Cambodian oud oil

Kanzen

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Kanzen is one of those rare oils that punches far heavier than its weight class.

Raw materials picked up in Cambodia, checked in with my luggage and flown back home, meticulously hand-crafted for three weeks night and day; this is a wild Cambodian oud oil that will give a taste of what you may have been missing out on, if you haven't tried any of Agar Aura's handmade oud oils yet.

Before you take your first whiff of Kanzen, the first thing you will need to do is forget everything you have come to expect in Cambodian oud.
Forget about the typical fruity notes found in common Cambodian oud oils – there are none. And most certainly do not expect any unwelcome foreign odors that belong in farms and latrines.
Now picture yourself sitting in front of an agarwood sifu as he prepares a censer with the perfect temperature, and places on it a carefully sized and measured sliver of Cambodian agarwood.

Glowing golden chords greet your nose first. As you wonder how a scent could be so crystalline and scintillating yet so silky and warm, the second layer of effulgent top notes begins to reveal itself. Instead of the oh-so-typical cherries and plums, you find a prominent burnt toffee note along with the soothing scent of evaporated milk and creamy vanillic wood. Like many others of our hand-made Cambodian oils, the overall scent profile may perplex you as you wonder why it smells more Vietnamese than Cambodian.
Its simple really. The two countries are next to each other, and have the same species of agarwood. The reason why typical ouds from these countries smell 'typical' is because of the distillation habits employed by distillers of their respective geographies.

Strip away those scent filters and let the agarwood talk without disruption, and you get an entirely different breed of oud. Oud untainted by the hand of man, the limitations of apparatus setups, and sacrilegious distillation 'techniques' (or 'mistakes' in my vernacular).
Take that, go the extra mile to source carefully hand-picked vintage raw materials, and you get Kanzen – pure Cambodian oud, uninterrupted.

Whereas most of our distillations have been prohibitively costly (oud is a luxury product after all, and Agar Aura's aim is to deliver the best), this one turned out to have a significantly lower cost-per-gram. You will realize it truly does punch heavier than its weight, and I promise you won't find another Cambodian oud of this caliber at this price tag.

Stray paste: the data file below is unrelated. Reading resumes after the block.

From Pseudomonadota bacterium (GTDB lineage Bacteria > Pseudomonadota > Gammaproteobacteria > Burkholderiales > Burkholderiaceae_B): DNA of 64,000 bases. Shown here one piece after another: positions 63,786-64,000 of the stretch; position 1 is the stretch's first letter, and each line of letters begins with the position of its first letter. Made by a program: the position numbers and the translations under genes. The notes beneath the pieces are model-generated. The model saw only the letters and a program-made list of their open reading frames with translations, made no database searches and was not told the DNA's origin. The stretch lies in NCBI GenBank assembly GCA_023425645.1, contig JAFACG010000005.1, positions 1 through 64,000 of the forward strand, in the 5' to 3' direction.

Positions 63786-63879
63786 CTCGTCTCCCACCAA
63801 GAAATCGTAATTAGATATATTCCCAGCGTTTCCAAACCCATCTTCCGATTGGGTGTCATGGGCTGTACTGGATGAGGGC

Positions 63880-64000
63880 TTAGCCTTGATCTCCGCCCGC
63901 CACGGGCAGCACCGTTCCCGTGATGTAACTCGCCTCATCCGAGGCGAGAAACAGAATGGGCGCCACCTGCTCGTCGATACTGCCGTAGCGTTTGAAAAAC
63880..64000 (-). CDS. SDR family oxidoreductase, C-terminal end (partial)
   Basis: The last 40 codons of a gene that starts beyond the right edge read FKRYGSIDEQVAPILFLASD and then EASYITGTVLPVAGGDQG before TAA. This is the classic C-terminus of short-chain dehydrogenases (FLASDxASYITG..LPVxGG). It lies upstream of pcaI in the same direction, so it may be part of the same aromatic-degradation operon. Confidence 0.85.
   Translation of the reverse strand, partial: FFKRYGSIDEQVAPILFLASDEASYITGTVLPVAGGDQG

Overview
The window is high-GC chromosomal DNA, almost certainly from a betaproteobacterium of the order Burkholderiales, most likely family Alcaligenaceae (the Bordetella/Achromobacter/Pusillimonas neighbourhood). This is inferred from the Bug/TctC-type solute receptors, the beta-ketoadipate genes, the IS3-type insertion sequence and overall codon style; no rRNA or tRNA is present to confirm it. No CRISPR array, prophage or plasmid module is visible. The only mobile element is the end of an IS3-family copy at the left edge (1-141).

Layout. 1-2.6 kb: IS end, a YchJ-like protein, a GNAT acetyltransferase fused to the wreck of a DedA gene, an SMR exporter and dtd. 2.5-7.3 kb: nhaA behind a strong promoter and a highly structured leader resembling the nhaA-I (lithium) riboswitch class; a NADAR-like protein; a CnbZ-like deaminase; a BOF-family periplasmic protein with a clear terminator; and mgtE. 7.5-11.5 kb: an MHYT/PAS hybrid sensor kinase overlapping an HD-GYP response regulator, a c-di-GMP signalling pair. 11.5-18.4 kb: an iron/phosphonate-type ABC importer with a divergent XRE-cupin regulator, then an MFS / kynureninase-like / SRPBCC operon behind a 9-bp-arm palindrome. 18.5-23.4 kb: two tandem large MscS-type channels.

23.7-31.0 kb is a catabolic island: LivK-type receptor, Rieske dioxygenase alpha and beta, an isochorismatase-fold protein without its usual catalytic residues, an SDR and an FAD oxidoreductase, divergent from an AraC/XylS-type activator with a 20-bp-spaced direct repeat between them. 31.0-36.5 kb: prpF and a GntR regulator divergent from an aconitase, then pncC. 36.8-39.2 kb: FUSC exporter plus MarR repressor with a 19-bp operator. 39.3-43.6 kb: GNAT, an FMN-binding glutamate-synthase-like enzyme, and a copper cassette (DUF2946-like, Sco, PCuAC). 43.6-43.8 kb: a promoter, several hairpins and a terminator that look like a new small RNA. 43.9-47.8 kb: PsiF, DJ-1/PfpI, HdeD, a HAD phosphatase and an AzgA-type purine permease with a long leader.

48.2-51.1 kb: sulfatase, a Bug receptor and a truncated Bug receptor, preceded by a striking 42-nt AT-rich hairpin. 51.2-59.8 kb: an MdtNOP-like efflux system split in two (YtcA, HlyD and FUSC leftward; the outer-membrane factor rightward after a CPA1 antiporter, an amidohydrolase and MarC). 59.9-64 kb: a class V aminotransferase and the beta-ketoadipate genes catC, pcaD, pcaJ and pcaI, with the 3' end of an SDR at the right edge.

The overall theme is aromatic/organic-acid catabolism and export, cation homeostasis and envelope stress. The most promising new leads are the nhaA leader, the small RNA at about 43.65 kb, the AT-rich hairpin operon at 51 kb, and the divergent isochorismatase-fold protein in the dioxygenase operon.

Best of all: it displays hints of Khmer Special K, the finest Cambodian oud ever distilled according to many... at a fraction of the price.

Kanzen is dedicated first and foremost to folks who have not yet tried my hand-made oils. After you try this oud, you may then start to realize what our top heavy-weight oud oils have to offer.

Are all oud oils created equal?
Do modern-day inferior harvests from the jungle compare to old batches (like the raw material for distilling this oil)?
Try Kanzen. Then you be the judge.

Sweet sour notes with high notes greet you on a camphourius cloud that is rising from a deep green color bamboo river bank. Beautiful tobacco note in the back ground and silver Frankincense. Sometimes when you pick a cooled down half burned chip it has this woody sweet burn which is exactly what the overall experience of this oil. It's extremely pleasing for the morning, nothing off putting or jarring. And while it's tasteless to talk about money when dealing with such such prettiness and effort, I'll be a miss not to mention that I find it to be one of the best value oils, scent profile and craft fir dollar 💵... And there's nothing Cambodie about it 😀😍
H.S. (USA)

Kanzen is a beauty and a bargain at the price level.
N.K. (UK)

The Kanzen is instant gratification. It is very close in profile to the Khmer Special K which is one of the finest oils I ever tried. There is a dark and delicious base with some Kinam notes in the background. Just a stunner for the price.
P.O. (USA)

initially i remembered this oil for its subtle yet present green oil kyara notes along with a very mild hainan/yunan like bitterness. not orange zest but more green like bergamot or keylime. @kesiro challenged me to have another go at it and boy am i glad i did. a rare quiet night and post-cold recovery, my nose was open and fresh and ready to go hunting :) last night, kanzen presented itself more as a vanilla pana cotta served with green ooolong. there is a very mildly sweet, very subtle vanillic and creamy/milky round quality to this oil. the bitterness of the tea grounds it and keeps the oil away from becoming too top note heavy. for the first time i am getting some mild tuberose and or other white floral notes like gardenia and jasmine prior to bloom (4am kind) that i tend to get in oils from koh kong.
note: this oil like many others from Taha needs a trained nose or at least a patient inquisitive nose. at a glance it comes across as super simple and straightforward. but that my friends is not all. the subtleties here are layered so fine that a casual nose needs a magnifier glass on to pick out more. give these oils more time. they deserve it and like ensar's senkoh oils, they will in turn shower you with other worldy sensations and pleasures.
R.S. (Canada)

it is a great idea for daily use especially for someone who is addicted and without hurting the wallet , loooool .
T.M. (UAE)

No way it smells this good - serious whiffs of Khmer Special K, and so so sooo smooth with a Cambodi red base. I cannot believe this.
R.S. (UK)

I didn't get the vanilla tbh, but I get an unusual sweet fruitiness. I do however get the Vietnamese aspect, maybe thats the special K aspect :)
Y.B. (UK)

I must really thank you for recommending the Kanzen. It's my favorite so far and I'm planning to get some more of it and Kalyani for my mother.
W.B. (Myanmar)

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